1. The WATT was like the LS3/5a, an on site monitor and therefore portable. But it wasn’t Wilson’s first commercial speaker. That was designed a few years earlier and it was the first WAMM(like David’s final opus), a huge 4 box, 5way, speaker with 18 subs and his first serious application of adjustable time alignment. The WATT time alignment was a compromise as it was obviously not adjustable.

  6. Then again, more hit records were mixed on Yamaha NS10s than any other speaker. Many great sounding records were mixed on them. They represent an average home speaker, so if you can make it sound good on those, it’ll sound good on the average system.

  7. Something I never understood Paul about “studio monitor” speakers. Many times I’ve read they are designed to be as revealing as possible to aid in the mastering process. At the same time I’ve read where many studios use Yamaha NS-10 speakers since “they represent what the average music consumer will hear at home or in their car”.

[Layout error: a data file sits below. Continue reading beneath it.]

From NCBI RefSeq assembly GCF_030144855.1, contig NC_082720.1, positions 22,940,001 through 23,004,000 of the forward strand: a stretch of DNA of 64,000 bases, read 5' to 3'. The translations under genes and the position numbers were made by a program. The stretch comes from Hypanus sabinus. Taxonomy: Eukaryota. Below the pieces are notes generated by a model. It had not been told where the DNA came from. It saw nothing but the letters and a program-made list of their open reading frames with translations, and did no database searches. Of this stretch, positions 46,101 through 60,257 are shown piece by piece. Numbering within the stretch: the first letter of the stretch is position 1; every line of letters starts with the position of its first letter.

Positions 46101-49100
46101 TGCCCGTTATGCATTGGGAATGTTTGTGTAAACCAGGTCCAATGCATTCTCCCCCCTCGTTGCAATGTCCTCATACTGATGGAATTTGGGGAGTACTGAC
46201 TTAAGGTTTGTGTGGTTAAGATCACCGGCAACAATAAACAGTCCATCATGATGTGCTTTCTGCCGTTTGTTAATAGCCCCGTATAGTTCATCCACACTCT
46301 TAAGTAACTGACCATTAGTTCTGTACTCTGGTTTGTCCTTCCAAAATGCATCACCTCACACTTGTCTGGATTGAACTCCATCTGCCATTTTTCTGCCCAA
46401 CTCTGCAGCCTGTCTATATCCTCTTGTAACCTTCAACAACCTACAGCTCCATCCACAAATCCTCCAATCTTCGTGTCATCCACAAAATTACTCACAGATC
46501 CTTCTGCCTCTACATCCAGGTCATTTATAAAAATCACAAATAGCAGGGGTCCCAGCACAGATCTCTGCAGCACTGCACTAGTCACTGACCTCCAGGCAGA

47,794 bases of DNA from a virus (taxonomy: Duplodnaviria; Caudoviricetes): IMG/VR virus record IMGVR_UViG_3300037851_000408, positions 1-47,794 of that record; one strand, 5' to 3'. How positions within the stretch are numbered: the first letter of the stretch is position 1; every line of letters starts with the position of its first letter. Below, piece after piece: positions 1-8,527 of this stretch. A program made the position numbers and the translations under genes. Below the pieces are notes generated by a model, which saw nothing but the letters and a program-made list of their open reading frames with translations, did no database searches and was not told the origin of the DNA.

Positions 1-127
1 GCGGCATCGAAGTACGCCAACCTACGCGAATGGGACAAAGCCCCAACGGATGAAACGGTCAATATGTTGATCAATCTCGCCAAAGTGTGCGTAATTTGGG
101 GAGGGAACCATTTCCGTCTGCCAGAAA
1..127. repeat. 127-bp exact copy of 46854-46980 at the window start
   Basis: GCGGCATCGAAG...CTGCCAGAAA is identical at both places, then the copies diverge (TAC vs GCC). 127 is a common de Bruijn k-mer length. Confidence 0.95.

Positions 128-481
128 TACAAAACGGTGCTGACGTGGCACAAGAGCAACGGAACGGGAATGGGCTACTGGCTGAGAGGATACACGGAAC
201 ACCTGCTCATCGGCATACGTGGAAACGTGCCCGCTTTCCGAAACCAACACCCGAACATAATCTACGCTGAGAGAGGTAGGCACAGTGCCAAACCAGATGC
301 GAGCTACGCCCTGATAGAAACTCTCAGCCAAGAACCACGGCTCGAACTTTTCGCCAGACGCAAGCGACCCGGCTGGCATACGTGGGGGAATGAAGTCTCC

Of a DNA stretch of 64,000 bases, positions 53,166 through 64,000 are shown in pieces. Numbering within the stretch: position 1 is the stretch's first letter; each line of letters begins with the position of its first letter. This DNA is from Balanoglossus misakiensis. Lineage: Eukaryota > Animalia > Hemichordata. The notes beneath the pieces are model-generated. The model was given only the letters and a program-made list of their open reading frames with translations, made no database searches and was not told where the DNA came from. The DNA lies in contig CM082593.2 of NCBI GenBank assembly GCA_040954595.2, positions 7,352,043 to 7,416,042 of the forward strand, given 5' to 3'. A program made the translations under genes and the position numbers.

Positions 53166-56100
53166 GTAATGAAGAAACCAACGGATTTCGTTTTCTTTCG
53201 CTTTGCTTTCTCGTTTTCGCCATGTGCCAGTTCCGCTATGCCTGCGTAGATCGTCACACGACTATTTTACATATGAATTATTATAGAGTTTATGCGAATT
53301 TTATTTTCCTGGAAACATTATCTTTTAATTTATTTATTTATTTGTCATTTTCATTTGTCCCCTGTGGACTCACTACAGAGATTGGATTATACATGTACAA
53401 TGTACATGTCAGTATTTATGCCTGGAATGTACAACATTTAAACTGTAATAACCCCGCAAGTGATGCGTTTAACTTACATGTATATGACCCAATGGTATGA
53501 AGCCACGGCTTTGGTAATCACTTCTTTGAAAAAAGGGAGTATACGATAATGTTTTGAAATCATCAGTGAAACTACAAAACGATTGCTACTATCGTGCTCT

This seems like two extreme situations, with audio hobbyist speakers generally being somewhere in the middle. Does this make sense?

    1. Exactly my point. On the one hand they want to make their recordings sound good on average speakers – please no one but acceptable to everyone – kind of like fast food.

      On the other hand, they want to hear minute details to suss everything out.

      When you are trying to please everyone you wind up not exciting anyone.

      Better to choose your audience and then tickle their fancy.